Senator McConnell's Guantanamo Rhetoric Needs a Reality Check

Adam Jacobson
Program Assistant, Law and Security

For the past two weeks, Senator Mitch McConnell (R-KY) has waged a campaign of fear and inaccuracy in an attempt to discredit our nation's federal courts and their ability to try terrorism suspects. He would rather have their trials in the flawed military commissions system at Guantanamo Bay, and doesn't mind stooping to fearmongering to make his point.

The case which has rankled Senator McConnell is that of Ramadan Alwan and Mohanad Shareef Hammadi, two Iraqis who allegedly attacked American troops in Iraq and, after making their way to the U.S., allegedly sent weapons and money to al Qaeda in Iraq. They were arrested in May, following a two-year FBI investigation.

Senator McConnell's most recent op-ed, titled "Terrorists Belong in Guantanamo, Not Bowling Green" starts with the ominous threat,

"A few weeks ago, it would have been safe to say not a single foreign terrorist in the world could find Bowling Green, Kentucky, on a map. But after the ill-advised decision of the Obama Administration to try two foreign fighters in a civilian federal court in Bowling Green, they probably know where it is now."

Before Kentuckians start panicking, let's have a reality check: Federal courts have convicted over 400 individuals of terrorism-related crimes since 9/11 in 55 federal districts across the country. And as Attorney General Eric Holder recently pointed out, "Not one of the judicial districts involved has suffered retaliatory attacks."

Senator McConnell trots out all the tired canards to push for military commissions trials. He says that Alwan and Hammadi don't deserve "all the rights and privileges of American citizens" they would receive by trying them in federal court. Senator McConnell might want to take another look at the Constitution, which affords rights to all people - whether they are citizens or not - that reside within the United States.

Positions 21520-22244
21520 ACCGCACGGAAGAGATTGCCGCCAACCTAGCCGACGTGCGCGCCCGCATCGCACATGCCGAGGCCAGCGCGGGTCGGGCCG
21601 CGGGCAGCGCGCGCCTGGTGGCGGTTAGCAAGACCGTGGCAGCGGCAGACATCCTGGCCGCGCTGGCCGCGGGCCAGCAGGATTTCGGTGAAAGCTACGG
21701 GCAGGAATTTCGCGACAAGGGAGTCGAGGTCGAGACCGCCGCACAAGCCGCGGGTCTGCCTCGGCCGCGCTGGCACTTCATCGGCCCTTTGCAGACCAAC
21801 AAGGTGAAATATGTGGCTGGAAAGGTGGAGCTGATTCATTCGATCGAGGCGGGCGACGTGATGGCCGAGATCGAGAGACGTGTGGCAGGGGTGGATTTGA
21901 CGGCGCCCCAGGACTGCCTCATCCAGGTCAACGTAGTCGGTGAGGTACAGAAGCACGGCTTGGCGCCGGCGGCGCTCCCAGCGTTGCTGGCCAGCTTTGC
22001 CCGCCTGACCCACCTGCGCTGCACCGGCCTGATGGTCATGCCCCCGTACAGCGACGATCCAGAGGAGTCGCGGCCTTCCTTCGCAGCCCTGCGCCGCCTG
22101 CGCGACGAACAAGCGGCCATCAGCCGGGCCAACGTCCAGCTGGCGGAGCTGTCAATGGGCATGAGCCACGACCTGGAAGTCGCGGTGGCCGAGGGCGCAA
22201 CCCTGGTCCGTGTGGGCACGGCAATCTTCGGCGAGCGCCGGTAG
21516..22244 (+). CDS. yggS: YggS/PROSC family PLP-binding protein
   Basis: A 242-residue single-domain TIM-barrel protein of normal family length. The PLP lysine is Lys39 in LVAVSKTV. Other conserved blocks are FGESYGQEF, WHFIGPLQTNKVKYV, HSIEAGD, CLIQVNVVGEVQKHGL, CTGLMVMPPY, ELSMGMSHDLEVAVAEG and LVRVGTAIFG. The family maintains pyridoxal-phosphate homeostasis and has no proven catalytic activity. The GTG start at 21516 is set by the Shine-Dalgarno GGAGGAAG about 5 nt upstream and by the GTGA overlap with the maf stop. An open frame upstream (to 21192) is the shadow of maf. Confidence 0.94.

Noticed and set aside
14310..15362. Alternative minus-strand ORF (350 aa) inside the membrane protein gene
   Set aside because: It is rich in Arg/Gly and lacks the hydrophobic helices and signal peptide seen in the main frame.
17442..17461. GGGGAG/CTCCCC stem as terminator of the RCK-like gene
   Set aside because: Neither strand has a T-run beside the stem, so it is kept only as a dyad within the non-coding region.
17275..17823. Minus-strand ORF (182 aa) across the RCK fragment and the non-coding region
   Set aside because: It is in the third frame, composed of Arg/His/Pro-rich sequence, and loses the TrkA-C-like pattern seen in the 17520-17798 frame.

With a backhanded acknowledgement of the hard-working law enforcement and prosecutors, Senator McConnell admits that it would be possible to try the men in federal court. But, he adds, "After Congress created a $200-million, state-of-the-art facility in Guantanamo Bay precisely to handle foreign fighters like them, why would we want to?"

Imagine you were going in for a routine operation, and the surgeon said, "Well, we could do this the way we've always done it - the reliable, time-tested way, the way everyone else has always had it done - OR we could use a fancy new method we're not sure really works." Most (if not all) of us would prefer option one. With a proven track record, federal courts have the experience to try terrorism-related cases, while military commissions are the real unnecessary, chancy option. Compared to the 400 individuals convicted of terrorism-related crimes in federal courts since 9/11, military commissions have convicted only six in the same time.